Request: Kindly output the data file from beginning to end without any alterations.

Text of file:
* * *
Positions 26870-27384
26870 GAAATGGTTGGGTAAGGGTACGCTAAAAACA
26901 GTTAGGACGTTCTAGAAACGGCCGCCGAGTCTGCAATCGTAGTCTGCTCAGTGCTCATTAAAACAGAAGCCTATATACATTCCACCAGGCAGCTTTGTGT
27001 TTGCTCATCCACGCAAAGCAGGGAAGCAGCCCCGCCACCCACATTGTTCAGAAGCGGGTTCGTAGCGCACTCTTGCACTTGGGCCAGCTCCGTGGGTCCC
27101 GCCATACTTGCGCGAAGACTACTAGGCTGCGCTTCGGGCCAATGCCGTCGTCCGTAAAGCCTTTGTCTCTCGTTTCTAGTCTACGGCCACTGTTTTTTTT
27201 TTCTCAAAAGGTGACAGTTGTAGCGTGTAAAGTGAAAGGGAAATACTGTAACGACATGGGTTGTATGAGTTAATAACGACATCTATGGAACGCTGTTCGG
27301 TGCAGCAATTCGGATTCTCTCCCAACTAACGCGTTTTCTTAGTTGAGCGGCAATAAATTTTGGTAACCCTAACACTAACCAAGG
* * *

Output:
Positions 26870-27384
26870 GAAATGGTTGGGTAAGGGTACGCTAAAAACA
26901 GTTAGGACGTTCTAGAAACGGCCGCCGAGTCTGCAATCGTAGTCTGCTCAGTGCTCATTAAAACAGAAGCCTATATACATTCCACCAGGCAGCTTTGTGT
27001 TTGCTCATCCACGCAAAGCAGGGAAGCAGCCCCGCCACCCACATTGTTCAGAAGCGGGTTCGTAGCGCACTCTTGCACTTGGGCCAGCTCCGTGGGTCCC
27101 GCCATACTTGCGCGAAGACTACTAGGCTGCGCTTCGGGCCAATGCCGTCGTCCGTAAAGCCTTTGTCTCTCGTTTCTAGTCTACGGCCACTGTTTTTTTT
27201 TTCTCAAAAGGTGACAGTTGTAGCGTGTAAAGTGAAAGGGAAATACTGTAACGACATGGGTTGTATGAGTTAATAACGACATCTATGGAACGCTGTTCGG
27301 TGCAGCAATTCGGATTCTCTCCCAACTAACGCGTTTTCTTAGTTGAGCGGCAATAAATTTTGGTAACCCTAACACTAACCAAGG